I was in the High Library at Elizabethtown College the other week doing research for a 150th anniversary history of the Chiques Church of the Brethren. I was perusing the papers of prominent Chiques minister Samuel Ruhl Zug, who served as elder-in-charge at Chiques from 1885 to 1910, when I came across his 1889 daybook. There, on January 1, Zug had recorded a list that I immediately recognized as baptismal instructions.
I recognized it because I had in my files a remarkably similar list penned by Elder Benjamin G. Stauffer, who led the congregation from 1942 to 1955. Sometime in the late 1950s he passed his list on to a newly called minister named J. Becker Ginder, who would go on to become moderator of our free ministry congregation and a positive influence in my life.
Separated by 70 years of history, the instructions for new members had scarcely changed. Members were forbidden from going to war, taking oaths, using the law without the church’s permission, joining secret societies, and dressing fashionably. They were encouraged to attend worship and other meetings of the church, especially council meeting.
There were a few changes: Zug specifically mentioned the evils of picnics, shows, fairs, life insurance, and sleigh bells. By Stauffer’s era, ethical concerns had shifted to drinking and smoking. But both lists centered largely on behaviors—what Christians should and shouldn’t do.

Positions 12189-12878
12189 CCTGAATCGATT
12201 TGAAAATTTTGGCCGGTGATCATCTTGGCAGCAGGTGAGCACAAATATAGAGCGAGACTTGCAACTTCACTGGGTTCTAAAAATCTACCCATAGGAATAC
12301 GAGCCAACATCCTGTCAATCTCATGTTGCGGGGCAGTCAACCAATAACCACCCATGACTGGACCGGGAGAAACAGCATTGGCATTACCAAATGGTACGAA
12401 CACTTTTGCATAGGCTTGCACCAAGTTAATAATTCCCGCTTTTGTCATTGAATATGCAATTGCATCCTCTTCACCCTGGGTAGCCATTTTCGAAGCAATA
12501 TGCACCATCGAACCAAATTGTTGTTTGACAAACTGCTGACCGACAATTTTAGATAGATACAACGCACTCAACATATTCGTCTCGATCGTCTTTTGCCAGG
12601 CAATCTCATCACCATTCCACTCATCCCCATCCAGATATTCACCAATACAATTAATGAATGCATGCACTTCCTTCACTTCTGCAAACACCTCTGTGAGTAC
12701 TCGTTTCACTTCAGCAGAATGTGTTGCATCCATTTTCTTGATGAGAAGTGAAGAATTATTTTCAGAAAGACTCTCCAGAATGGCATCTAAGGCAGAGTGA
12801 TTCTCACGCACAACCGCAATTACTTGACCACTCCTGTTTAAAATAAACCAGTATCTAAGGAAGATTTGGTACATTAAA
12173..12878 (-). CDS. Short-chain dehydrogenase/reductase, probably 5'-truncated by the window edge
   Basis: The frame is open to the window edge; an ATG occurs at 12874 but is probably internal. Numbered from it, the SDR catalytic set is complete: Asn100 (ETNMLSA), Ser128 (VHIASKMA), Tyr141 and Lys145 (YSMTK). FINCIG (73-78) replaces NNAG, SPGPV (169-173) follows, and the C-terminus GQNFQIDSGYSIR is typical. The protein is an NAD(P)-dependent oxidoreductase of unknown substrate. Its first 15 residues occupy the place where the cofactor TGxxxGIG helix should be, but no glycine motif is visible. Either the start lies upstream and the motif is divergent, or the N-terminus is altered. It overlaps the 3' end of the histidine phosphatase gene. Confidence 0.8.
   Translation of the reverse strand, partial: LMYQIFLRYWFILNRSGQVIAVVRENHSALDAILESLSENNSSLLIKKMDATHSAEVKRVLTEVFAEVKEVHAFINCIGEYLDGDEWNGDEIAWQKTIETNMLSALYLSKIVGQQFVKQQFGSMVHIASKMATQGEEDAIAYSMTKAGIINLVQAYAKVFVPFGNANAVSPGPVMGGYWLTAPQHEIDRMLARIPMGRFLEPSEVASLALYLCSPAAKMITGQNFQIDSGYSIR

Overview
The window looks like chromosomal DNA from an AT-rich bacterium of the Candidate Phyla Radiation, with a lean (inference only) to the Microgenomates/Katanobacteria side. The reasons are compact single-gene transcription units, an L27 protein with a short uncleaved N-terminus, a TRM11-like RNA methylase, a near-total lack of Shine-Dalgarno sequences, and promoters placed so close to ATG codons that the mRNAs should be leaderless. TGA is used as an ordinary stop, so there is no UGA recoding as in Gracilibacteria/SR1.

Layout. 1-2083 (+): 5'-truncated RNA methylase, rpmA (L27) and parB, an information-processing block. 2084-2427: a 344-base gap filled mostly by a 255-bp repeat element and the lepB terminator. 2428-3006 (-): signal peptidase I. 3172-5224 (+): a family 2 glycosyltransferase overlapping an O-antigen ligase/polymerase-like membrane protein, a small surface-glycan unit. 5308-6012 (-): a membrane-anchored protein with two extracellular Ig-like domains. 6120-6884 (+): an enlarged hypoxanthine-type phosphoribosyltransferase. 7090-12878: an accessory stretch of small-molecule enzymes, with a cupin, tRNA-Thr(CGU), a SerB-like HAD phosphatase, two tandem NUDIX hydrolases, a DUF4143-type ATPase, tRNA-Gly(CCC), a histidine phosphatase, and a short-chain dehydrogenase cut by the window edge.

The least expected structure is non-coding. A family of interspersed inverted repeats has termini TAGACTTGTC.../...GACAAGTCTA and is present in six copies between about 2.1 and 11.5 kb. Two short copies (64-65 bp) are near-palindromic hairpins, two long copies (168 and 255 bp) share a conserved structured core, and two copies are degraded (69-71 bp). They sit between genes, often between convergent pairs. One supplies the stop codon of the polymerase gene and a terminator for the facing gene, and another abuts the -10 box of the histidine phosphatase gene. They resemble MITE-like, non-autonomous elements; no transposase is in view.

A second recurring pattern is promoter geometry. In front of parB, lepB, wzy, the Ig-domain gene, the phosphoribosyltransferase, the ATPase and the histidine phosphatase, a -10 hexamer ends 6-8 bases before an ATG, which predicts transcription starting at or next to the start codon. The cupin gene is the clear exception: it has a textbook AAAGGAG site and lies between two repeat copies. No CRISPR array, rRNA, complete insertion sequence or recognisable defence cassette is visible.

Of course, the baptismal vows themselves did require converts to confess belief in Jesus as “the Son of God who brought from heaven a saving gospel,” so behaviors weren’t all that mattered (although the second and third questions about “renouncing Satan” and “being faithful unto death” also dealt more with actions than belief). I’m sure both Zug and Stauffer held orthodox views on any number of theological topics, and that they cared deeply about right thinking. But, judging from their baptismal instructions, they believed it was even more important for new converts to understand right living.
We could accuse these old bearded Brethren of legalism and focusing on externalities rather than matters of the heart. But their penchant to define the faith by how we live still rings true for me today, even though my list of ethical concerns would differ somewhat. The “fruit test”—the extent to which our lives tangibly demonstrate qualities such as love, joy, peace, patience, kindness, goodness, gentleness, and self-control–still seems to me one of the best measures of a genuine faith.
I am much more attracted to a well-lived life than to a well-argued viewpoint (although the two certainly aren’t mutually exclusive). At times I have encountered people in the larger church who, according to their views, could be my adversaries. But when I get to know them and see the quality of their living—which I deem to be more Christlike than mine in many ways—it gives me pause. I also have encountered people whose views align more closely with mine, but who repel me by how they advocate those views. (I know I frequently am guilty of this myself.)
I have had enough of these experiences that It makes me wonder whether, instead of trying to out-argue each other, we might better resolve some of the differences among us by living winsome lives and seeking to outdo each other in good deeds. I think S. R. Zug and B. G. Stauffer might agree with me.
Don Fitzkee is former chair of the Church of the Brethren Mission and Ministry Board and a member of Chiques Church of the Brethren in Manheim, Pa. He is director of development at COBYS Family Services in Lancaster.